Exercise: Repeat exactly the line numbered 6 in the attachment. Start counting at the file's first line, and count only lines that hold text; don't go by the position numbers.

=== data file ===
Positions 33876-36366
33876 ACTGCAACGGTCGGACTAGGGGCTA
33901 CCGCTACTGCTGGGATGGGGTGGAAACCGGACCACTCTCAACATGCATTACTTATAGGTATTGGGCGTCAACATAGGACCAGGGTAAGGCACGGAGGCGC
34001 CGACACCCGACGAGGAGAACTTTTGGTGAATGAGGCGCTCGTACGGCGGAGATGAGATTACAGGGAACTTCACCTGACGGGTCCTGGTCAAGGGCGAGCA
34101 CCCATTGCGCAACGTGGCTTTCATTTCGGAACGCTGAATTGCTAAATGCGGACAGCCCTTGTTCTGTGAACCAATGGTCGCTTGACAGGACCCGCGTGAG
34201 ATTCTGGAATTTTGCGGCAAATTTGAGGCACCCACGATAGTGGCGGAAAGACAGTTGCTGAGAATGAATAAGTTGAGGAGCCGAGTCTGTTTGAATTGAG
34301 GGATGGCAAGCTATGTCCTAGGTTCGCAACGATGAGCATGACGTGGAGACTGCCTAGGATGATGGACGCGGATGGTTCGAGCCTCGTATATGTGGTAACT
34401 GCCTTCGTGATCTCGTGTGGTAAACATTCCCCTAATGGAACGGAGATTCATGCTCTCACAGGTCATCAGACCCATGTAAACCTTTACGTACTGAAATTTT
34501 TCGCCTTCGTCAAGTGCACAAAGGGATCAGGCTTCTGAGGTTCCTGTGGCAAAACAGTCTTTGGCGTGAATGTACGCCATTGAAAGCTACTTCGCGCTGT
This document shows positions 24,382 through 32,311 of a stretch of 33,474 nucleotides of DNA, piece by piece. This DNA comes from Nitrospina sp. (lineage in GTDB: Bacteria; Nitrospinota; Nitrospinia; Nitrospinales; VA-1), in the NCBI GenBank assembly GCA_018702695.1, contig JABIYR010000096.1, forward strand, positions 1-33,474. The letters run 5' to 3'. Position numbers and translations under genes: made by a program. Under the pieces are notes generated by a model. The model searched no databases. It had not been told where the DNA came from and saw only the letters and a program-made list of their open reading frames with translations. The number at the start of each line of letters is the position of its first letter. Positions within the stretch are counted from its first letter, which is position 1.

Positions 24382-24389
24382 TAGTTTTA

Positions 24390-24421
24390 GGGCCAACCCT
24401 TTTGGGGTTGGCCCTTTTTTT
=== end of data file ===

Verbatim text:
34201 ATTCTGGAATTTTGCGGCAAATTTGAGGCACCCACGATAGTGGCGGAAAGACAGTTGCTGAGAATGAATAAGTTGAGGAGCCGAGTCTGTTTGAATTGAG